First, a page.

Thursday, May 10, 2012

Becoming a Better Artist (or person)

I was very inspired by Andrew Price's latest blog post ( and decided to share my thoughts on this topic too.

Here are my own takes on the tips to becoming a better artist (or at least a better person):

  • Start with the basics.

  • I usually receive emails from fellow artists (beginners and professionals alike) regarding tips and insights on how they could improve their work and generally how to get started with Blender or CG to be specific.  Personally, this is very challenging to reply to, since I don't consider myself adept on these aspects or even feel like what I say might be viable at all.

    This goes without saying, but always start with the basics.  If you're trying to learn a graphics or 3D software, first familiriaze yourself with how the application works and to understand why such functions and operations work such way.  Don't head straight and attempt to create a stunning Transformers character.  First determine whether you are diving into a safe pool of water; you might get in huge trouble realizing it was boiling water afterall, or that it isn't too deep to dive into.

    It doesn't take one night for you (possible?) to get all these stuff (interface, actions, animation, visual effects, etc.) comprehended, it takes time.  But the more effort and understanding you put into it, the better fruit you harvest.

    Which leads us to the next one;

  • Dissecting and breaking it apart.

  • Based from my own experiences, I have often dug too deep into a problem or two and then amidst the process, I frustrate myself, give up, and simply stop.  Why? Because I hadn't planned well and have summoned a monstrous problem upon me, larger than I could realize.  But in the past, I realized that no matter how huge the problem I'm faced with, it always helps to cut it up into bits and pieces, individually working on those parts; eventually realizing I've already solved the problem, which I thought was impossible to solve.  The key is to tackle it one at a time.

    It does help to make a constructive list of the things to do and solve.  It might be a tedious job, but trust me, it works.

    With relation to art and CG, it is always best (as is my case), to start with the traditional method of drawing your ideas on paper.  I cannot stress this enough.  With a pencil in hand a canvas/paper to draw on to, ideas are transferred almost instantly from your mind to your hand, instead of directly using your computer and start modeling.  Although, at times, it might work to directly do it in the computer, the accumulated time you spend is much efficient doing the old school pencil and paper way.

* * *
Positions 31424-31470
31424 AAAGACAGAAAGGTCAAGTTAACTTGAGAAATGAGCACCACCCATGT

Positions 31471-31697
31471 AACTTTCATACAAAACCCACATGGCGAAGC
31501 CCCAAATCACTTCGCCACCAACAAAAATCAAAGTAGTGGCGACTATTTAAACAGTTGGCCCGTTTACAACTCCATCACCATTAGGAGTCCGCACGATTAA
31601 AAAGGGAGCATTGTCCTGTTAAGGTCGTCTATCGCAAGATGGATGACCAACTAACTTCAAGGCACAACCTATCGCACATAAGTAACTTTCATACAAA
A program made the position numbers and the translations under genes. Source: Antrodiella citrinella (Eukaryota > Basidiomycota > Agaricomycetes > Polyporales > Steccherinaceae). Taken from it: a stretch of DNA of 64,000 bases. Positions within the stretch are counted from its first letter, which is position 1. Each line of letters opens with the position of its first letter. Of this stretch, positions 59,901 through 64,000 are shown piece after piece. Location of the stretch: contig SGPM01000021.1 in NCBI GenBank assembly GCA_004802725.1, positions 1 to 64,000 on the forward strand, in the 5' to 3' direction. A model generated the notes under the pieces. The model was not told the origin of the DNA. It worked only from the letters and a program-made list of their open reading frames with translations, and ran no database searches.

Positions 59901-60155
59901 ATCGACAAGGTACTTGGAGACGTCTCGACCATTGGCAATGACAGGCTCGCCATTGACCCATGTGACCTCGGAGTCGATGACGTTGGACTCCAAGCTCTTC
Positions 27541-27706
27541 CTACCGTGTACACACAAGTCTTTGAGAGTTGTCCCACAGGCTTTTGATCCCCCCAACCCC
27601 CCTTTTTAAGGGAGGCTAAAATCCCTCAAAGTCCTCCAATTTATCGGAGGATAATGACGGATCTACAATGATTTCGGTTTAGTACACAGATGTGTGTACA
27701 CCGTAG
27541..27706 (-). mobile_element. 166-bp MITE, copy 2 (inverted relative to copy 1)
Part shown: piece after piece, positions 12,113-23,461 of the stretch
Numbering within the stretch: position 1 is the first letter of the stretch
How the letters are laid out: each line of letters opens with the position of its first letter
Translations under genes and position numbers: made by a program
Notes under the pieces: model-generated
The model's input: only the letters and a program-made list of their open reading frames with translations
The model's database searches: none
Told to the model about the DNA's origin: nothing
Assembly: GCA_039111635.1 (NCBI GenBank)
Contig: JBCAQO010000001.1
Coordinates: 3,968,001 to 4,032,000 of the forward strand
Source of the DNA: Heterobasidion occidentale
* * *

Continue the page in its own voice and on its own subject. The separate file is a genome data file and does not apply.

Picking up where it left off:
• Keep learning and listen carefully.

  • Treat everything as a means to an end, not an end in itself.  Set goals straight but it will help to give birth to these goals, creating arbitrary goals in itself.  This way, there's much room for learning, anticipation, and excitement.  Avoid getting into pitfalls and aksing yourself "What's next?", this can be troublesome in the long run since you don't have a clear path in mind.  The world, let alone the computer graphics arena, has a plethora and millions of possibilities to learn, take advantage of this.

    Another thing is to listen carefully.  Don't just sit there and jot down every word coming from your mentor or lecturer.  Comprehend and understand what he is saying.  Every bit of it.  It might sound ridiculous and non-sense but you'll eventually realize that somehow, the facts he mentioned was true.  Then you can filter the ones you think are disposable later on.  This applies to listening to children's comments too.  They might say "that sucks, why is the color like this?" after seeing your wonderfully crafted artwork; that might sound harsh, but try to realize why he said that.